• ordinary judicial review under the Administrative Procedures Act;
• quarterly analyses and reports by the Government Accountability Office on the Treasury Department’s administration of the plan;
• the provision of an Inspector General with subpoena power to certify at regular intervals that the Treasury Department and plan participants are carrying out their responsibilities properly;
• application of ordinary open-government laws such as the Freedom of Information Act and the Sunshine Act to any new program or authority; and
• whistleblower protections for government and private-sector employees.

3. Taxpayer Protections. It is unacceptable that the Bush Administration proposes to spend $700 billion to bail out the owners of mortgage backed securities without requiring any assurance that taxpayer money will be protected. The plan must include some form of protection for this taxpayer investment, for example by giving the United States equity in participating organizations. This too has strong precedent. The United States acquired equity in bailouts of Chrysler Corporation, the airline industry after the attacks of September 11, 2001, and in the recent bailout of American International Group. If the American public must rescue market speculators, then its investment should be protected with securities warrants strictly related to the amount of taxpayer risk.

Each participating firm also should be required to appoint an individual who will be responsible for ensuring compliance with the plan and will report regularly to the Treasury Department on the firm’s financial condition.

4. Corporate Accountability and Responsibility. The plan also must ensure corporate accountability and responsibility. Seven hundred billion dollars in taxpayer funds should not end up lining the pockets of the very corporate executives responsible for creating the current crisis. Nor should taxpayer money be used to lobby the government for more broken policies. Any plan should include the following:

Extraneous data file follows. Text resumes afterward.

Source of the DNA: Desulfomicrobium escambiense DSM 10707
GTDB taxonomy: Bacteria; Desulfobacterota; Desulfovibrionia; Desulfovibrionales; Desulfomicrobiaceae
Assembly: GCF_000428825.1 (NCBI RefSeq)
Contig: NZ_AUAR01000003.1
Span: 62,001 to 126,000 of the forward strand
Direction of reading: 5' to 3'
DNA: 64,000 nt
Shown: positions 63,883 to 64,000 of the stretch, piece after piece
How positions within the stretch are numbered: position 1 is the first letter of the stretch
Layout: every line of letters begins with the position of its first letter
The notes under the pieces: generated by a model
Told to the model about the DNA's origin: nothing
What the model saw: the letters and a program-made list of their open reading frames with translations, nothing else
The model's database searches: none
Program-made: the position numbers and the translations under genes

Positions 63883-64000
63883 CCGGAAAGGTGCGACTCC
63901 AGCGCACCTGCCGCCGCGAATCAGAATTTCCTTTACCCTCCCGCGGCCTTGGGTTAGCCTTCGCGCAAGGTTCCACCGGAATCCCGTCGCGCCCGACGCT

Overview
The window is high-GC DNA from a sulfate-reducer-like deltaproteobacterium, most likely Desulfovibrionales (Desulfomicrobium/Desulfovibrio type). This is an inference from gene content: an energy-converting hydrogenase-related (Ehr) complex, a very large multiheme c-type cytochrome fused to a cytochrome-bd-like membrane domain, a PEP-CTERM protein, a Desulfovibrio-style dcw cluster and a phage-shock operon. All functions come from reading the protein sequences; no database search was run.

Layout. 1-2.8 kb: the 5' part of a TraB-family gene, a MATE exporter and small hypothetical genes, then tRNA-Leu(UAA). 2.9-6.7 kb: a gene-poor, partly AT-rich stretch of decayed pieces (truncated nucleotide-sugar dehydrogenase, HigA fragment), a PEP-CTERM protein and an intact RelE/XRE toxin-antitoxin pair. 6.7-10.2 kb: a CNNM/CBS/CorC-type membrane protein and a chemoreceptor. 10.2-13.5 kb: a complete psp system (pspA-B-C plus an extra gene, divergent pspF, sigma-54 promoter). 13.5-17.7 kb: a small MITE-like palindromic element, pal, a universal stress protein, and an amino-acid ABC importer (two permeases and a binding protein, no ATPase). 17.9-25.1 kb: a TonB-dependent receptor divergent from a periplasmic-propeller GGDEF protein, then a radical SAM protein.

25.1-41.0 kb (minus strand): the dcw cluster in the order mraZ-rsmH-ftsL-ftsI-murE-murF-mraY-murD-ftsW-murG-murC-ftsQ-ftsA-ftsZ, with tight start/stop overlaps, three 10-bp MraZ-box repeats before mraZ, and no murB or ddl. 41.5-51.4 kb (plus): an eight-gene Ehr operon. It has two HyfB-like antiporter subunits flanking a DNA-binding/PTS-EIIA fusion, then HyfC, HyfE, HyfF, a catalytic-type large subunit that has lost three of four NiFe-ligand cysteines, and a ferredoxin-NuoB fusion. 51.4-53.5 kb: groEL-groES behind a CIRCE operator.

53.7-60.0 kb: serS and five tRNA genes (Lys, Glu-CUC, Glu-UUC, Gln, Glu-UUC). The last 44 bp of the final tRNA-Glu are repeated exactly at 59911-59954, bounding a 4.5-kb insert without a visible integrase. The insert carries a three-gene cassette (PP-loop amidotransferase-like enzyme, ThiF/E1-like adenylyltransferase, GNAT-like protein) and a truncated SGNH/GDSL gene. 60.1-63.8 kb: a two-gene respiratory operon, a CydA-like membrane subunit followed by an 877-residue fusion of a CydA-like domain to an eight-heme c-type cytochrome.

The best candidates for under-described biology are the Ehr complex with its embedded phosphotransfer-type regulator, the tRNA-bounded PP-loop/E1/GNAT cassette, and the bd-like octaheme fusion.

• strict salary and bonus caps for executives of participating firms;
• conflict-of-interest protections and fee caps for private firms that assist the Treasury Department in carrying out the plan; and
• a prohibition on using bailout funds to hire lobbyists to influence the Congress and banking regulators.

National crises are precisely the times that demand rigorous checks and balances between the three branches of our government—not a short-circuiting of the core principles of our democracy. We encourage you to exercise Congress’s constitutional role thoroughly, debating and considering this issue carefully before adopting any plan. We also encourage you not to simply respond to the current crisis with a bailout plan, but to overhaul federal regulation of the financial system as soon as possible. To that end, we urge you to set an expiration date of March 1, 2009, and to provide only partial funding for any plan, thereby ensuring that the Congress will return to the issue promptly. We know that you are working diligently on behalf of American consumers, and we thank you for your efforts.


Joan Claybrook, President
Public Citizen

David Arkush, Director
Public Citizen’s Congress Watch division